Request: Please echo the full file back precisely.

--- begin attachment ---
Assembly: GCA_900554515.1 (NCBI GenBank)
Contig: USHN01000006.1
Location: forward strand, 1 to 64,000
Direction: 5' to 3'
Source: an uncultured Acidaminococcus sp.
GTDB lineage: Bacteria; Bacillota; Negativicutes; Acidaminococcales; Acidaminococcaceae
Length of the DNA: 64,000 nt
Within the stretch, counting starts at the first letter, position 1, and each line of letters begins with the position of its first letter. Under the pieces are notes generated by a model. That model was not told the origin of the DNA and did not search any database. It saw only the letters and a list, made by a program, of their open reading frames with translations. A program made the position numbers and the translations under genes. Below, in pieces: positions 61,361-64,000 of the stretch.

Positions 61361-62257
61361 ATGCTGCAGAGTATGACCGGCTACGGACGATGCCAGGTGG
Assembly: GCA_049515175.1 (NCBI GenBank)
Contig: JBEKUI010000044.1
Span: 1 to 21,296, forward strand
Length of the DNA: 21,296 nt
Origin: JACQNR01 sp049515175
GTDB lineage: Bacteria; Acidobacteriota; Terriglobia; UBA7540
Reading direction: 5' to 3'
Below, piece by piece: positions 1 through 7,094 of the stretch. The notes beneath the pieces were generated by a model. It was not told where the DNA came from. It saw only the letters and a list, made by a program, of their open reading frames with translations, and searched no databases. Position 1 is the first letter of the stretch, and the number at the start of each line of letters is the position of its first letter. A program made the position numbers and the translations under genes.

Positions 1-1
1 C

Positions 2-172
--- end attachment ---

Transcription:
Assembly: GCA_900554515.1 (NCBI GenBank)
Contig: USHN01000006.1
Location: forward strand, 1 to 64,000
Direction: 5' to 3'
Source: an uncultured Acidaminococcus sp.
GTDB lineage: Bacteria; Bacillota; Negativicutes; Acidaminococcales; Acidaminococcaceae
Length of the DNA: 64,000 nt
Within the stretch, counting starts at the first letter, position 1, and each line of letters begins with the position of its first letter. Under the pieces are notes generated by a model. That model was not told the origin of the DNA and did not search any database. It saw only the letters and a list, made by a program, of their open reading frames with translations. A program made the position numbers and the translations under genes. Below, in pieces: positions 61,361-64,000 of the stretch.

Positions 61361-62257
61361 ATGCTGCAGAGTATGACCGGCTACGGACGATGCCAGGTGG
Assembly: GCA_049515175.1 (NCBI GenBank)
Contig: JBEKUI010000044.1
Span: 1 to 21,296, forward strand
Length of the DNA: 21,296 nt
Origin: JACQNR01 sp049515175
GTDB lineage: Bacteria; Acidobacteriota; Terriglobia; UBA7540
Reading direction: 5' to 3'
Below, piece by piece: positions 1 through 7,094 of the stretch. The notes beneath the pieces were generated by a model. It was not told where the DNA came from. It saw only the letters and a list, made by a program, of their open reading frames with translations, and searched no databases. Position 1 is the first letter of the stretch, and the number at the start of each line of letters is the position of its first letter. A program made the position numbers and the translations under genes.

Positions 1-1
1 C

Positions 2-172